Last weekend, my boyfriend and I flew to the Midwest. I had mixed feelings as the plane glided over the Indianapolis Motor Speedway. My family lived very differently than me, with guns and woods and multiple cars per person. But I had also just finished a book, Deer Hunting with Jesus: Dispatches from America’s Class War, that opened my eyes to how needlessly biased I was against my own family and their lifestyle choices.
In other words, I was a liberal trying to reform my judgmental ways. I figured a weekend back there was a perfect opportunity to start.
Highlights from my visit home include the stereotypical:
- My boyfriend shot a bowling ball in half using my brother’s loud ass rifle in my backyard (my brother was impressed with his shot)
- We whirled on rides at the county fair and one of us puked after (not me)
- We thought we heard a bobcat growl while we were camping, but it turned out to be a gigantic house cat in the middle of the woods
- I ate a famous Gnaw Bone pork tenderloin
I surprised myself because throughout the weekend, I felt pangs of longing for this place I can only halfway call home that I hadn’t experienced since I left. My brother raised a beautiful garden full of peppers and melons and tomatoes that made me envious of the amount of space he had to work with. I thought I saw my brother’s eyes tear up when I held his babies, my twin niece (Ella) and nephew (Jack), for the first time. While relaxing on my mom’s deck, with only the birds chirping in the background, we laughed about Jack’s spot-on Robert De Niro “You talkin’ to me?” faces. I got to see my mom and my dad be grandparents for the first time.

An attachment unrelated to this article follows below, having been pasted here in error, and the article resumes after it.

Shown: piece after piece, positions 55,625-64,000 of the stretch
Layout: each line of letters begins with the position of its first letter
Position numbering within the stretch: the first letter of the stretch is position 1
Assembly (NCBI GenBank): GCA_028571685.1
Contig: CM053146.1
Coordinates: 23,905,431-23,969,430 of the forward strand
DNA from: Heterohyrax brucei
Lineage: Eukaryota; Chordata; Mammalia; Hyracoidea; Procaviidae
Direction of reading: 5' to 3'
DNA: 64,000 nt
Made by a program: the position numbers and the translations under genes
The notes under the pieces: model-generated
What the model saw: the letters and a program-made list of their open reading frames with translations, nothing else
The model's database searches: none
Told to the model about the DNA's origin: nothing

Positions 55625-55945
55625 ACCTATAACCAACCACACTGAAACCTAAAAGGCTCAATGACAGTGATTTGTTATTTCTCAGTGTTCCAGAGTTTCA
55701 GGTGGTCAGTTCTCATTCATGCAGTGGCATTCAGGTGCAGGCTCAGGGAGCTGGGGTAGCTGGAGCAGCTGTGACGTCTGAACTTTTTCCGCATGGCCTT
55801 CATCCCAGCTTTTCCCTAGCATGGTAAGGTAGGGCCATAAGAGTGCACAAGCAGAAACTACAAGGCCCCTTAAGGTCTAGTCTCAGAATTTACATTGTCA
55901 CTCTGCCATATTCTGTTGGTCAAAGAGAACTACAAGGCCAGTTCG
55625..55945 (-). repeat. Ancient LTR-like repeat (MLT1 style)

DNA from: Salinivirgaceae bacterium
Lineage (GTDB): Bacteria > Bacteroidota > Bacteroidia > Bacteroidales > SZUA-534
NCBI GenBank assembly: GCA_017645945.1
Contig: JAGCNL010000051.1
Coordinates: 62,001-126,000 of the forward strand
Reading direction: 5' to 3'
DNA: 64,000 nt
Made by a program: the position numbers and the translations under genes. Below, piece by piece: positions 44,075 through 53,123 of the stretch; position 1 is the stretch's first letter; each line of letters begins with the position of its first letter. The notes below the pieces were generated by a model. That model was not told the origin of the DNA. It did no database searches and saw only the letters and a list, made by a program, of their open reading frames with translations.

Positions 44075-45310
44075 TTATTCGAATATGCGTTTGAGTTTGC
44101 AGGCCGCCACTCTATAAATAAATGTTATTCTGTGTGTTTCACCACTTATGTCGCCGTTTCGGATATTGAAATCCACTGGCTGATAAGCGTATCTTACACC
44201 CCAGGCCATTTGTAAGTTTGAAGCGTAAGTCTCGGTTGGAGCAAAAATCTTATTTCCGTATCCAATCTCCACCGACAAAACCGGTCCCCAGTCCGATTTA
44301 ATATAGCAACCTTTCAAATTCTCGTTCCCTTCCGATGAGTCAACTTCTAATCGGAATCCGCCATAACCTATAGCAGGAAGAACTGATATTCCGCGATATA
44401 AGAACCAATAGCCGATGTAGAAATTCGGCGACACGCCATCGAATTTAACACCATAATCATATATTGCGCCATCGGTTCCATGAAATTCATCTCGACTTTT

I don’t know what any of these feelings mean. I am fresh out of graduation, plus I just turned 29, and I am groping in the dark for answers. What am I going to do with my life? Am I prepared? Should we stay in Washington, D.C., with the coastal elite? Or should we move away from city life so I can reclaim my roots?
The moment I appreciated most about the visit was when my entire family (grandparents and cousins included) was standing around my aunt’s kitchen and someone asked me what I planned to do next in my life. When I said, “I don’t know. Ask me again in three months,” it felt OK to say that. No one in the room judged me, and not only because they were family. Instead, they smiled. Most of the time, when I say that to people in D.C., I cringe because I feel like I am saying something out of line.
It was such a relief to be around people who understand that taking life slowly allows you to read the road signs as they appear, rather than whizzing by without noticing them.
Until next time,